Matthew Fredrick is 5 years old, enjoys playing with toy farm animals and his older brother, Robbie, and loves solving puzzles.
Mattie also has Down syndrome.
“There are challenges,” his mother, Kim, said of his condition. “It’s different for every person with Down syndrome, there’s a range of abilities. Probably Matthew’s biggest challenge is he doesn’t talk yet.”
The condition affects cognitive and physical development, and an average of 5,000 children a year are born with it in the U.S. Mattie was diagnosed shortly after birth, his mother says.
For his mother, Mattie’s Down syndrome is as much a part of him as his love for puzzles and Legos. Because of how integral those pieces are to making Mattie who he is today, Kim says she wouldn’t change a thing about him.
“Down syndrome is a part of who Mattie is, and that’s part of his personality,” she said. “Would I want to totally change his personality? No, absolutely not.”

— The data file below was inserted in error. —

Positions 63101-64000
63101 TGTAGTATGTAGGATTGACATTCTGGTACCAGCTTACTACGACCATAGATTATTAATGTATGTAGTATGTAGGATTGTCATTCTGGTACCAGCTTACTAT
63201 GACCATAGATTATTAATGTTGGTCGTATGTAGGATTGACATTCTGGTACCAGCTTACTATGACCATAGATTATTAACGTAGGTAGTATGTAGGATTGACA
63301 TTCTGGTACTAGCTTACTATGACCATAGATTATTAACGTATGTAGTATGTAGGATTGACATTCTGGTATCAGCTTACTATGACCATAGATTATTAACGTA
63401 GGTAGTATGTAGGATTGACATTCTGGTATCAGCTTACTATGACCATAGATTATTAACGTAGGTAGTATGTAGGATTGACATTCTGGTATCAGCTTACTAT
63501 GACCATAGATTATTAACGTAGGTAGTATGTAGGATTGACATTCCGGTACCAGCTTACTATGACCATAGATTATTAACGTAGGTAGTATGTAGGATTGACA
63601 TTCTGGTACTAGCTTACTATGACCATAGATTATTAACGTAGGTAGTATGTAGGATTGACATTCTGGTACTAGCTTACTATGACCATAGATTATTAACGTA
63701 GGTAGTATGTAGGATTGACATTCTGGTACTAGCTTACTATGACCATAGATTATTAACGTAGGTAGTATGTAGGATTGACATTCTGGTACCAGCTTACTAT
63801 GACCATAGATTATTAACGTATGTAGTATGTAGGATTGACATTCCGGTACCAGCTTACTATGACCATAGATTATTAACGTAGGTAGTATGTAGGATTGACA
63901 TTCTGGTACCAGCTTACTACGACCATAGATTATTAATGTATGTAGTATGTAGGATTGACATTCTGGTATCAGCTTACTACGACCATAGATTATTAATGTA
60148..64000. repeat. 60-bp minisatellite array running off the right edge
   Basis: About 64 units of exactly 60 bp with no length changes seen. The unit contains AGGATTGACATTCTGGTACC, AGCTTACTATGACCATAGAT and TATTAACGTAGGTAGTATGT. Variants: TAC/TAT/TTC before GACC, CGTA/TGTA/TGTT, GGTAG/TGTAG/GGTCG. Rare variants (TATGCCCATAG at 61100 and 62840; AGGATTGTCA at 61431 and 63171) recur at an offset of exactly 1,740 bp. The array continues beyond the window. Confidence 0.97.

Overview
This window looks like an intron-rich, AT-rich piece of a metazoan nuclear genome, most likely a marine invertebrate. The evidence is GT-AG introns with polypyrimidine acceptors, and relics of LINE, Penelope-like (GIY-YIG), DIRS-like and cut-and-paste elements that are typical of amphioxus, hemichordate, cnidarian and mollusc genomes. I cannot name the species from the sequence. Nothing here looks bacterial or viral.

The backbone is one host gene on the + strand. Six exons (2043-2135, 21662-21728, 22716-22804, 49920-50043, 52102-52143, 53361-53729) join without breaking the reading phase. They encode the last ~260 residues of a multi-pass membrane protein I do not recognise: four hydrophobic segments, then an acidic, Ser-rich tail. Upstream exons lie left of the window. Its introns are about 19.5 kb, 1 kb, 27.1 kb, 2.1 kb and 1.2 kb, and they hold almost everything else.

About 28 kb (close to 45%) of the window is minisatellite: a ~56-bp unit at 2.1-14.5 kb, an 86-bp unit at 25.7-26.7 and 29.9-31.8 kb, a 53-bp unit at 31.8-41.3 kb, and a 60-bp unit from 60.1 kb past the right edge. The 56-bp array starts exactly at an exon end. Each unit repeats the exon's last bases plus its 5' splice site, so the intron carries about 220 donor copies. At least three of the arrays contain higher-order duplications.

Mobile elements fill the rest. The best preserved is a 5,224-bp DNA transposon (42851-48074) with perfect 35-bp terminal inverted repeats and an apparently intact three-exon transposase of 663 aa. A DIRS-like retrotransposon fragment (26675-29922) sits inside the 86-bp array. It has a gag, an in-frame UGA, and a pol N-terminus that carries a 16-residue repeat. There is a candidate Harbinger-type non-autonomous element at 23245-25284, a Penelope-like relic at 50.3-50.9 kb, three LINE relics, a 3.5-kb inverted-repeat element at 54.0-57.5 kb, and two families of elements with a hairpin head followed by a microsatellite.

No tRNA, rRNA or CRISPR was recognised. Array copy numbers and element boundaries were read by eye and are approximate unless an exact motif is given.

The conversation surrounding a cure for the condition – largely a hypothetical dialogue – has become louder after scientists at the University of Massachusetts recently released a study that successfully silenced the chromosome responsible for Down syndrome.
Individuals with Down syndrome have an extra copy of one chromosome in all their cells. According to Gundersen Health Systems Genetic Counselor Kevin Josephson, the study essentially turned off genes on that chromosome in stem cells donated by a person with Down syndrome.
While Josephson said the study was a breakthrough moment in research for Down syndrome, it’s far from a cure to the condition.
“To say there’s even a cure on the horizon is really a long, long stretch,” he said. “In an individual that has Down syndrome, they have this extra chromosome in all the cells in their body, and if it’s present in all the cells of the body, how do we turn that extra chromosome off and when?”
The notion that a cure is a long ways off is welcome news for Kim and her son, though she said with the study could come therapies that could simplify everyday life for Mattie.
“Would I want to take away some of his hurdles that he has to overcome to be able to do things that come more easily to other people? Yeah, anything I can do to help with that,” she said. “But as far as curing Down syndrome, I think that’s an overstatement of what needs to be done or what needs to happen.”
“I don’t think there needs to be a cure for Down syndrome,” she said.